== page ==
What are we to do with the ubiquitous moments of emotional intensity in Greek oratory such as the following one from Demosthenes’ prosecution of the wealthy Meidias on a charge of hubris: “All this bad behavior and his habit of adding to the troubles of people who justly defend themselves against him must be paid back with more than just my getting angry and upset while you look the other way ! It's necessary for everyone to be just as angry !” (ἀλλὰ πᾶσιν ὁμοίως ὀργιστέον, 21.123).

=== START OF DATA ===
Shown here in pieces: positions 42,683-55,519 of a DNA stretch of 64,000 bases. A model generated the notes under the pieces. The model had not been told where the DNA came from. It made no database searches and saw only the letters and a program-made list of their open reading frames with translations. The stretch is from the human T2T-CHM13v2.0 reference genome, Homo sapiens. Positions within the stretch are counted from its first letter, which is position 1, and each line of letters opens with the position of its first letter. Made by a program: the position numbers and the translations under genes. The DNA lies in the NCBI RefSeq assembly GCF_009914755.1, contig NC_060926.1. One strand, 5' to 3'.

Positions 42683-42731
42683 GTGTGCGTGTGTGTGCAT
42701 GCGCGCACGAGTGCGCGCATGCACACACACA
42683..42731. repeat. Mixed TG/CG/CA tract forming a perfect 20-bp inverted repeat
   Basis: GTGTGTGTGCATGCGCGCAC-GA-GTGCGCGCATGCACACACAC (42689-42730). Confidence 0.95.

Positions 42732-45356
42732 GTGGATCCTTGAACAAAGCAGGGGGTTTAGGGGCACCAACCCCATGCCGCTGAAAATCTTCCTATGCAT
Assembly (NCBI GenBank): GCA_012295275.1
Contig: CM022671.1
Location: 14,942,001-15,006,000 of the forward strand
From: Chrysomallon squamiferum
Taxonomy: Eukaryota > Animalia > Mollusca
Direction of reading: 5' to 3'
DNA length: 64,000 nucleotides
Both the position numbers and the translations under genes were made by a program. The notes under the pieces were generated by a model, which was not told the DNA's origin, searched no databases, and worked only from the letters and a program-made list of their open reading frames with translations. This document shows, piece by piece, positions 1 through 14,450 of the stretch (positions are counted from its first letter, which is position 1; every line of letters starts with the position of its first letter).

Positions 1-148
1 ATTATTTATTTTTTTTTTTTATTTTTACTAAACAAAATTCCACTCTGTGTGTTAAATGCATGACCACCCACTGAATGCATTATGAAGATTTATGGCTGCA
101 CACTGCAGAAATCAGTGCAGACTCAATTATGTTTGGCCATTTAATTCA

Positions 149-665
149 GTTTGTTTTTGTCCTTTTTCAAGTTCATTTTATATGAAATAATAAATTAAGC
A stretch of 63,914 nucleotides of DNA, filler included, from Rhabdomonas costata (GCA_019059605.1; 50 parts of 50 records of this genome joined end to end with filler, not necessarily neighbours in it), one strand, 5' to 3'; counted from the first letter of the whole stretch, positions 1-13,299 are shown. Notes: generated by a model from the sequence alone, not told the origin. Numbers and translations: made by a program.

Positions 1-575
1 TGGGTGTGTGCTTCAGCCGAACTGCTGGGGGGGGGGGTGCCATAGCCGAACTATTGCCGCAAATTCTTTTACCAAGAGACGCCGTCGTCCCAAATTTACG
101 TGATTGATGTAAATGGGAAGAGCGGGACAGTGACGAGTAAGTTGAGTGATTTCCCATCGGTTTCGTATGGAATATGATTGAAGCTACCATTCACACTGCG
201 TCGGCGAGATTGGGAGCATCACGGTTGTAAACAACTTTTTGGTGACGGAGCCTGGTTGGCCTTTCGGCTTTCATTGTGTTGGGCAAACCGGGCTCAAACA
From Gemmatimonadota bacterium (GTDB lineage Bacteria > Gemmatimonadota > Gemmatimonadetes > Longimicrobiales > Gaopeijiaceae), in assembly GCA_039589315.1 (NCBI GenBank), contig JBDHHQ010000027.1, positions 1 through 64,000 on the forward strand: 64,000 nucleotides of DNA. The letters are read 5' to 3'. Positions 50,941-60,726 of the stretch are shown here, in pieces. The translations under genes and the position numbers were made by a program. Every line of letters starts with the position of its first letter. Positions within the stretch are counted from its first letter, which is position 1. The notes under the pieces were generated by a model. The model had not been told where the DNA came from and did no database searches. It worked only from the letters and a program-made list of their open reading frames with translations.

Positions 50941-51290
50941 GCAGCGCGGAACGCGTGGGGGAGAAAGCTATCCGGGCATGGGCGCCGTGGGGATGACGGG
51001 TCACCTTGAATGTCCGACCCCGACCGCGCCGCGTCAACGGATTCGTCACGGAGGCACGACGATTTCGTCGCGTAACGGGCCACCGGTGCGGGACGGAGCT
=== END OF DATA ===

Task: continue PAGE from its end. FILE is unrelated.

Demosthenes is by no means the only Athenian orator to use arguments about anger, and specifically about ὀργή, to construct particular definitions of justice and of the just use of authoritative penal power. Rather, ὀργή was a central argumentative term in all of the orators except Antiphon. Aeschines, for instance, describes the moment when litigants must debate the penalty to be imposed on a convict as being when “the third water is poured in [to the water clock to time the speeches to be made] about the penalty and the magnitude of your anger (τῷ μεγέθει τñς ὀργñς τñς ὑμετέρας)” (Aeschin. 3.197). The juxtaposition of the water in the water clock, which counts time, to the anger in the jurors, which metes out justice, underscores the way in which anger was thought of as being measurable, assessable, and finally dispensable.